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New Year at Japura Haritha wasanthaya
The Sinhala and Hindu New Year has been one of the annual and seasonal events but the exact beginning of it is buried in the history.

History of Sinhala and Hindu New Year

In 1885 the British Colonial rulers have announced this as a holiday. Science then, even though there were many successive administrative changes, it has been considered a government announced holiday. “By the end of this month (March) several flowering trees are in bloom and many tropical fruits are abundance yet “April is the warmest month of the year’ says Handbook for the Ceylon Traveler.  Further it continues “April is also a month of festivals in Sri Lanka: the Sinhala and Tamil New Year, Milad- un- Nabi, and Easter.  

Robert Knox (1981) who resided in Kandy as a prisoner of the Sinhala King too mentioned his experiences of the Sinhala and Hindu New Year as celebrated by the locals. Robert Knox writes that during the time of his residing in Kandy New Year was a major festival of the Sinhalese and it was celebrate in March with royal patronage. It is a assumed that the Nayakkar Kings of Southern India who ruled during the later part of the Kandyan Kingdom shifted the festival to April to fall in line with the Tamil New Year called Pudu Warsham. This might have avoided both Sinhalese and Tamils having two separate festivals in successive months. Davy (1983, 126) also mentions that this (Sinhala and Hindu New Year) is one of the four great national festivals. Parker (1982, 18) explains the pains taken by the locals for this august festival.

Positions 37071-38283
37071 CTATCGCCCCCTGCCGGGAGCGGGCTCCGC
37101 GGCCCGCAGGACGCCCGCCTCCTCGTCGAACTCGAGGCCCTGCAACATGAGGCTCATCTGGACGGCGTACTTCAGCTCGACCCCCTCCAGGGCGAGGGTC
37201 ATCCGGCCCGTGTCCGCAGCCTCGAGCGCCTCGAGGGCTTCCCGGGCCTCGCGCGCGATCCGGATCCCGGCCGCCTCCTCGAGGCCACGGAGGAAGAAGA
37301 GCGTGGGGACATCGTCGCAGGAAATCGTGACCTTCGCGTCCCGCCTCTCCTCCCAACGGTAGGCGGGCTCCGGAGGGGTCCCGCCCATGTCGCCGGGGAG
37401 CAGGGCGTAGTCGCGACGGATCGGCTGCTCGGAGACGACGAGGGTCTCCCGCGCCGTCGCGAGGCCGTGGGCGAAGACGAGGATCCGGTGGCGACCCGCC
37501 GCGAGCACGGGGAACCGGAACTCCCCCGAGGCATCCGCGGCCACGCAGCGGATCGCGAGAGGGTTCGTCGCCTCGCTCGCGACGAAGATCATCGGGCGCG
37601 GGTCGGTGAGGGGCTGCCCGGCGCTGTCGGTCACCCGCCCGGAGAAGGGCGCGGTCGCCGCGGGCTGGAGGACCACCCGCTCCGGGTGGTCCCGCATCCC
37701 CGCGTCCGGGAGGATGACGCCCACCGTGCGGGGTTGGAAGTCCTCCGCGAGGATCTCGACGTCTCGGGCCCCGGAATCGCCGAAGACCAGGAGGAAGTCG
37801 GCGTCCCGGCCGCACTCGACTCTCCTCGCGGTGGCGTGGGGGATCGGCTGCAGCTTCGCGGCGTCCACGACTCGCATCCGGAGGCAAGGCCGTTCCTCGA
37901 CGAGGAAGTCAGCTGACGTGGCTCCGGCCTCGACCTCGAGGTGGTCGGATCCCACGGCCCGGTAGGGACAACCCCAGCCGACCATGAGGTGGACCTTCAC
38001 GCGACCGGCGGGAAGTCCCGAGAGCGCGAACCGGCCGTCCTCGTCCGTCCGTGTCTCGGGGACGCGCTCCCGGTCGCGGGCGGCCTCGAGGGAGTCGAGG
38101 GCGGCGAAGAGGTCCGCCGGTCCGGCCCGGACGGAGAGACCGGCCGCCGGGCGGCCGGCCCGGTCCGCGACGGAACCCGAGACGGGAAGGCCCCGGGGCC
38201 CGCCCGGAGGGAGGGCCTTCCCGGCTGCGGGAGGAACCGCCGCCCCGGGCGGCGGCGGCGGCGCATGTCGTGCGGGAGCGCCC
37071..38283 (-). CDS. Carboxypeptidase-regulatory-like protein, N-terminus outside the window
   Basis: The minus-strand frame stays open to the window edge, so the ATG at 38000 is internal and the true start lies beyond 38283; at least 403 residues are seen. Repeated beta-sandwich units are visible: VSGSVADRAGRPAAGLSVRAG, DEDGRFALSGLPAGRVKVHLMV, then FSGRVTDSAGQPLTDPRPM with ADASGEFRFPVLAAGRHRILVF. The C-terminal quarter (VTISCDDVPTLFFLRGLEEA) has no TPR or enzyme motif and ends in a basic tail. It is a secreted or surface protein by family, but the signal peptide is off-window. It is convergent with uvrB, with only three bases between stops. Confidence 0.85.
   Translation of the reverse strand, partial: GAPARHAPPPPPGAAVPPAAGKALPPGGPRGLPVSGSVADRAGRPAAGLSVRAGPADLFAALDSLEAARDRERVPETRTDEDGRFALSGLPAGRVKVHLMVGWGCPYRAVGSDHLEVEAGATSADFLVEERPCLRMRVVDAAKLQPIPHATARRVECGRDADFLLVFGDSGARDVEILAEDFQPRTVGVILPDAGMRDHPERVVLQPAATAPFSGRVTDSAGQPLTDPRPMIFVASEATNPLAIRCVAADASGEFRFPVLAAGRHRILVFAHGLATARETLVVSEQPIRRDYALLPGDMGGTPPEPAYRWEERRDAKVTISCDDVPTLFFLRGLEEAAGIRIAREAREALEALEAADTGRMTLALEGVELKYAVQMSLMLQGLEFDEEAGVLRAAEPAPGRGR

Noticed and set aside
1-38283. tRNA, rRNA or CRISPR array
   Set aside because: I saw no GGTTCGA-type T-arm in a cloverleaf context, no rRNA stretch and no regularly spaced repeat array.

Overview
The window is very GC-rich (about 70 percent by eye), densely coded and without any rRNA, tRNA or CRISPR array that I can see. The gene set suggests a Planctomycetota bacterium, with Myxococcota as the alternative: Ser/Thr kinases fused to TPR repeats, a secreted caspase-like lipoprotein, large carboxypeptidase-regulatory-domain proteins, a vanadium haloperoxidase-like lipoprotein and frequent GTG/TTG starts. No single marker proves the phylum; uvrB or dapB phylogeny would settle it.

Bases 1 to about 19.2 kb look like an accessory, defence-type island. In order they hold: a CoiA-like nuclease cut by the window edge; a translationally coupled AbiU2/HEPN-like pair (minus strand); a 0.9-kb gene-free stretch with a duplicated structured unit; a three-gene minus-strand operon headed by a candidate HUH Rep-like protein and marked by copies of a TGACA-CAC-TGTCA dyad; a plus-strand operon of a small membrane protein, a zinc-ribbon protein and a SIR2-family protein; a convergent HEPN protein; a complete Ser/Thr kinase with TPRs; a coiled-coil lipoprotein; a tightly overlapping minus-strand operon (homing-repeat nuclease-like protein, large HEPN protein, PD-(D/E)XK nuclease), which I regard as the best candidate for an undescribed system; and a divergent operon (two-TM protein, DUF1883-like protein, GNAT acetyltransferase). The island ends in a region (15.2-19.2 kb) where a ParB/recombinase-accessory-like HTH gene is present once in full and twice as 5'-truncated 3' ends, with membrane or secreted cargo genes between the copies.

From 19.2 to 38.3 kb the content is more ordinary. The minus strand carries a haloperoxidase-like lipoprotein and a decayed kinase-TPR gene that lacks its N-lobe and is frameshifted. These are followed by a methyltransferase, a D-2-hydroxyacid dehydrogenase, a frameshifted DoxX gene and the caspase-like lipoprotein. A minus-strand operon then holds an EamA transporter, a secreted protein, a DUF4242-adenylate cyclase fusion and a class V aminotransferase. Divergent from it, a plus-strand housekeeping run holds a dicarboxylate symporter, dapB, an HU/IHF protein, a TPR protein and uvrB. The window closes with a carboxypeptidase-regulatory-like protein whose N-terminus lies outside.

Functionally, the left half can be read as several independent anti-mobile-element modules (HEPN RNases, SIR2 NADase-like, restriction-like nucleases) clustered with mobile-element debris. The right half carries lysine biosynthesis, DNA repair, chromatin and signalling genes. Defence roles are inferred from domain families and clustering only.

‘One of the pleasantest features of village life is the family re-union at the Sinhalese New Year……..I have known considerable numbers of villagers tramp ninety miles of hot dusty roads, with an equality return journey in prospect, in order to be present at this home gathering’.

But Wijesekara (1987) believes that Sinhala and Hindu New Year, marks a set of customs and ceremonies associated with sheer supervision. He points out the reference to the lunar calendar in arranging the programme of activities in their day to day lives. New Year is a solar festival but the main Buddhist festivals in Sri Lanka such as Vesak, Poson and Esala hold on Poya days are based on lunar observations. Yet again there is an argument that Sinhala and Hindu New Year cannot be categories as a Hindu festival because it is a national festival of Tamils and some others in South India but not of the all Indians who are Hindus. Puthandu is the better known Tamil New Year, that falls on the first day of the Tamil New Year is , 13th April, celebrated by the Tamils in Tamil Nadu, in Pondicherry in India, is Sri Lanka and by Tamil populations in Malaysia, Singapore, Reunion Island and Mauritius.

Astrological Concept

The astrologers believe that the house of “Aries” (Mesha Rashiya) can be seen directly above Sri Lanka. One group assumes that it is above Mannarama whereas the others believe it to be above Dondra Head (Devinuwara). The reason for the fact is that the belief “Irugal Devalaya” (Seenigama) is located exactly above the house of “Aries”. So this geographical reason has made people select the 14th of April as the day to celebrate New Year.